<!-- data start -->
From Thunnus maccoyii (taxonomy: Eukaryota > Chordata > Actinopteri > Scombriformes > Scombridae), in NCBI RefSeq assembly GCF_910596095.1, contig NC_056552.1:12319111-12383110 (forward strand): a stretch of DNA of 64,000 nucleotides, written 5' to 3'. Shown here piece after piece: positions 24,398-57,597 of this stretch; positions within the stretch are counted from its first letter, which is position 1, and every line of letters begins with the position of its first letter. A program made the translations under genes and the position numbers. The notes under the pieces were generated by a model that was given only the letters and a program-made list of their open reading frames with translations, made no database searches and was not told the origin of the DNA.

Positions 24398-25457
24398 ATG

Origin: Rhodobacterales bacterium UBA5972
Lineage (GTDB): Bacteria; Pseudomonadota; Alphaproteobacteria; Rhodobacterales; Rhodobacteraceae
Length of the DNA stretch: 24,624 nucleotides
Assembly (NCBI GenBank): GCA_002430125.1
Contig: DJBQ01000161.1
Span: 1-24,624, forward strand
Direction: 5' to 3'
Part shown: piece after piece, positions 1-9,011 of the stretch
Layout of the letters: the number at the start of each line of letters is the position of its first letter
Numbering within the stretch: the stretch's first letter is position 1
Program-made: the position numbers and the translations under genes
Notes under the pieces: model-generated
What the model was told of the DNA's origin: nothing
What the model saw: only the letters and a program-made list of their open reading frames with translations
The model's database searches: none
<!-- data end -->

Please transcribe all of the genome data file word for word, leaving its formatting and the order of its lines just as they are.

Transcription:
From Thunnus maccoyii (taxonomy: Eukaryota > Chordata > Actinopteri > Scombriformes > Scombridae), in NCBI RefSeq assembly GCF_910596095.1, contig NC_056552.1:12319111-12383110 (forward strand): a stretch of DNA of 64,000 nucleotides, written 5' to 3'. Shown here piece after piece: positions 24,398-57,597 of this stretch; positions within the stretch are counted from its first letter, which is position 1, and every line of letters begins with the position of its first letter. A program made the translations under genes and the position numbers. The notes under the pieces were generated by a model that was given only the letters and a program-made list of their open reading frames with translations, made no database searches and was not told the origin of the DNA.

Positions 24398-25457
24398 ATG

Origin: Rhodobacterales bacterium UBA5972
Lineage (GTDB): Bacteria; Pseudomonadota; Alphaproteobacteria; Rhodobacterales; Rhodobacteraceae
Length of the DNA stretch: 24,624 nucleotides
Assembly (NCBI GenBank): GCA_002430125.1
Contig: DJBQ01000161.1
Span: 1-24,624, forward strand
Direction: 5' to 3'
Part shown: piece after piece, positions 1-9,011 of the stretch
Layout of the letters: the number at the start of each line of letters is the position of its first letter
Numbering within the stretch: the stretch's first letter is position 1
Program-made: the position numbers and the translations under genes
Notes under the pieces: model-generated
What the model was told of the DNA's origin: nothing
What the model saw: only the letters and a program-made list of their open reading frames with translations
The model's database searches: none